#1
I have a sunburst Gibson Les Paul, it's a 1960's reissue, it was made in 2000 but it doesn't really matter.

I want it to faded, so it looks old and nice.

Other than leaving it out in the sun, what else can I do?
#4
I wouldn't do that to a Gibson if I were you. But if you must, then use fine grit (800+) sand paper and focus on a spot. For dings, use a key. To make your metal parts look used place them in salt water and vinigar. Should look sweet
#5
you could put it in a chamber or room with a lit cigarette. the smoke helps color the finish a little yellower. otherwise, u would have to sand it down and sand the paint some. but that would be a little hard, as Gubson finishes are pretty thick.
#6
get like 300 grit sand paper and rub it on the spots you want to look worn down, 300 grit is like ultra fine sandpaper incase you didn't know, so it shouldn't leave deep scratches or anything like that.
#8
Sandpaper is probably the most practical solution, but don't quote me on that, so to speak. I think this same question was asked recently and the conclusion was that the finish on les pauls means they aren't prone to paint fades or visible wear and tear, so they don't really lend themselves to the relic'd strat look.
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#10
no, I don't want holes and messed up look.


I just want the paint to appear old, aged.

no holes, no sand paper. Just making the paint seem old.

Like it was left in a basement for 50 years... Like mint condition but aged.
#11
Quote by nan0
I have a sunburst Gibson Les Paul, it's a 1960's reissue, it was made in 2000 but it doesn't really matter.

I want it to faded, so it looks old and nice.

Other than leaving it out in the sun, what else can I do?


i dont think thats a good idea, cuz you might make your guitar a ****. how about buying a cheap les paul copy with the same finish you have (ie, epiphone, agile) and there you can try this metods, and if you burn your guitar, you lost 200 usd.
if you burn your gibson, you will lose a lot os money as the guitar is more than 2000usd, and in some 50 years it will cost a small fortune. so take care and try in another guitar
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#12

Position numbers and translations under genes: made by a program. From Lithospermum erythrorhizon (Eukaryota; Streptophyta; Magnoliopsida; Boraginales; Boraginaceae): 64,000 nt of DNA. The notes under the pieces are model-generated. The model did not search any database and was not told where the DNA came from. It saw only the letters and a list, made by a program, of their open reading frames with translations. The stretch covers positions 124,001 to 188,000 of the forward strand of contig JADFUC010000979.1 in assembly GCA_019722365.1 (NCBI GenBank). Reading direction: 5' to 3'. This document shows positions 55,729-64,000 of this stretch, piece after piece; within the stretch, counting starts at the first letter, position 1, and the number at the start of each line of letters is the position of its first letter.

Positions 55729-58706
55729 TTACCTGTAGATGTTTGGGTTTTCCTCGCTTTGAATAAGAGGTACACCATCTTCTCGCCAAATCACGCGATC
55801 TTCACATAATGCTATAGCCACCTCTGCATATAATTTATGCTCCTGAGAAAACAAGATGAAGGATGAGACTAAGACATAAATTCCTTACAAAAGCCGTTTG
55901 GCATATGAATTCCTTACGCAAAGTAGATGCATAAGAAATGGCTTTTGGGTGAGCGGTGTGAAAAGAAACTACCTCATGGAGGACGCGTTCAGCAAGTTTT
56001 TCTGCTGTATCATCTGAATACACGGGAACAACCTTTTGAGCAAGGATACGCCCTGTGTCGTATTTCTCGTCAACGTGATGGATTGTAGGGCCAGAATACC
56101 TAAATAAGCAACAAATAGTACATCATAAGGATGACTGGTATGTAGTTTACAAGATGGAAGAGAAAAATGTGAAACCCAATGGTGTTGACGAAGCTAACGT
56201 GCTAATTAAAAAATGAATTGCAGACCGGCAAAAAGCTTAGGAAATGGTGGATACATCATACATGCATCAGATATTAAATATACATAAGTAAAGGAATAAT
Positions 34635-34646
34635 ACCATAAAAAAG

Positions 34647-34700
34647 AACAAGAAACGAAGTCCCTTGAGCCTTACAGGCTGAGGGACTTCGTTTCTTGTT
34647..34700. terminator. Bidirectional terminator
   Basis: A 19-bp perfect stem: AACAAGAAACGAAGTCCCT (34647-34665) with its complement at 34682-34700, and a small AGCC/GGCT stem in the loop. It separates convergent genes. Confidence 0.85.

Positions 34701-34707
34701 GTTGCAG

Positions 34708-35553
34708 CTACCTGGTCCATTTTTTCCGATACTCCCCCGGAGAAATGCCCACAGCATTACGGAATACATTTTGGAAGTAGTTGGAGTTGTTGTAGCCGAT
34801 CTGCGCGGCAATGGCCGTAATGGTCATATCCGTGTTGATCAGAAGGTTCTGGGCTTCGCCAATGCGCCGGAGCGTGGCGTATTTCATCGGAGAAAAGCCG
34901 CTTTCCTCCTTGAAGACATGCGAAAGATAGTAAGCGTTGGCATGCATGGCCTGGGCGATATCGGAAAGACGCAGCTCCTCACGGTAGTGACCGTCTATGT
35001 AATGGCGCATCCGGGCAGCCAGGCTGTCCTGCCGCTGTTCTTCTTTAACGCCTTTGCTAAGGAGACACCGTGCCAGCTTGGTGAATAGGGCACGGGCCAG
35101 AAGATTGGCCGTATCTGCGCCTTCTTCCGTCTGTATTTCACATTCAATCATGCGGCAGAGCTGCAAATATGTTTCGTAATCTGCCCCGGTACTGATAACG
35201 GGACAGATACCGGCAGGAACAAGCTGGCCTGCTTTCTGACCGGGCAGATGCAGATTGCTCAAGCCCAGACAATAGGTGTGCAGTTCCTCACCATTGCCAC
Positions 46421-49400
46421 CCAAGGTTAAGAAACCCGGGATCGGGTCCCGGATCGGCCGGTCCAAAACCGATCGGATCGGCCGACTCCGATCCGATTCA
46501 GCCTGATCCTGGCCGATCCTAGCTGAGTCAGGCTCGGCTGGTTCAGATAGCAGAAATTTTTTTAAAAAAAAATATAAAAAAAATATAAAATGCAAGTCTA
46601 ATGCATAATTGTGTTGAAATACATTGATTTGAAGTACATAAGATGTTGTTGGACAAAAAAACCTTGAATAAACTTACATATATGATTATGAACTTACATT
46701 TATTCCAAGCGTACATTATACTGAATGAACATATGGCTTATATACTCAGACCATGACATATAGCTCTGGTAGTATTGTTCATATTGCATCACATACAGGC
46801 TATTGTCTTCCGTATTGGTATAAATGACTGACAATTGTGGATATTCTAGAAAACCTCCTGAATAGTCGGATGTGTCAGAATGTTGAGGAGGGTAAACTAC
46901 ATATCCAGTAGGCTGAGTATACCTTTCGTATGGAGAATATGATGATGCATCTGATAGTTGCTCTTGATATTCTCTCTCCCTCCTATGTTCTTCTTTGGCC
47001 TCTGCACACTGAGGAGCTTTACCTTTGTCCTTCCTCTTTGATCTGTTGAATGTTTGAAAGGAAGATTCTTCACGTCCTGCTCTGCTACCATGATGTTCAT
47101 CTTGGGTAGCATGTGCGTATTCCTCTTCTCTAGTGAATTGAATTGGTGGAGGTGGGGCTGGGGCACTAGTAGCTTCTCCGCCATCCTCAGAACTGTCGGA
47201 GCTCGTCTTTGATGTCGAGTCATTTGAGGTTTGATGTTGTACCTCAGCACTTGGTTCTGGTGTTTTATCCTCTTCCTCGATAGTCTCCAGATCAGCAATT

Quote by nan0


Like it was left in a basement for 50 years... Like mint condition but aged.


Leave it in a basement for 50 years? That'll work.
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#13
then go w/ the cigarette idea. it colors the clear coat/nitro. Makes an Alpine white guitar look like its Creme colored. Gibson finishes, unless they arent clear coated, are very hard and wont wear easily.
#15
Quote by nan0
no, I don't want holes and messed up look.


I just want the paint to appear old, aged.

no holes, no sand paper. Just making the paint seem old.

Like it was left in a basement for 50 years... Like mint condition but aged.


...sand it, take the paint off a little. I'm sure after 50 years untouched the paint would wear off alittle.
Words to live by: Haters gonna' hate.
#16
There is nothing more beautiful than an old stratocaster. I have about a twenty year old les paul, i think it's that old. The pickups are a little rusted, and the like. It's black, so it can't fade much more.


And Mint condition, but aged? that doesn't make sense.


Wouldn't you have to sand through the gloss on the guitar first, before you got to the paint, anyway?
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#17
Quote by freedoms_stain
use it ALOT, and sweat on it alot, ever see Rory Gallagher's favourite stratocaster ?

thats through sheer gigging, and puttin yer heart into every note.
It had also been stolen on tour and found in a marsh a week later.
Amp:
Fender Blues Jr (GH1230 Celestion Speaker)
Pedals
Barber DD
Wilson WH-10 Clone
Ibanez WH10 V2

Pitchblack Tuner
Boss DD-3
Guitars: 06' Custom Fender Strat Lindy Fralin Blues Specials, Callaham Tremolo
09' Olympic White Stratocaster
#18
to be honest man an aged looking guitar should be something you earn by using the thing for years until it actually has aged, it should be a badge of honour, not something you do to look cool.

That's just my opinion, take it or leave it.

I like shiny guitars anyway
#19
dude,i keep reccomending to try on somethig else, as you might ruin your gibson or just dont like the result
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#20
Ok post this in the Gear building forum the people there actually know what they're talking about
#21
never sand the top of a Gibson Les Paul.....thats all I need to say


you could leave it out in the sun (supervised of course)

maybe take off the pickguard and whatnot, unless you want those to fade/age too
Last edited by -heartbreaker- at Sep 11, 2007,
#23
seconded, if you want the guitar to look aged age it. Just like if someone wants their pants to be ripped why don't they just rip their damn pants instead of buying them like that.
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Pyknic
#24
ripping pants is easier and I do, do that by mistake.

Actually it's my dad's guitar and he asked me to do this.

I'm not sanding it, fo sho.
#25
i have heard, that leaving it in a room for about two weeks with halogen lights on constantly, will yellow the finish a bit, giving it that vintage look, but i'm not totally sure
#26
Quote by nan0
no, I don't want holes and messed up look.


I just want the paint to appear old, aged.

no holes, no sand paper. Just making the paint seem old.

Like it was left in a basement for 50 years... Like mint condition but aged.


tom murphy doesn't put holes in a guitar.

he does exactly what you want.
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#27
Hello. I definitely would not go the sand paper route. I would use a UV-C lamp. UV-C rays from the sun are what caused the pigments in the paint to fade faster than with UV-A or B light. UV-C light has a shorter wavelength and will react with the nitro paint better.
Hope this helps.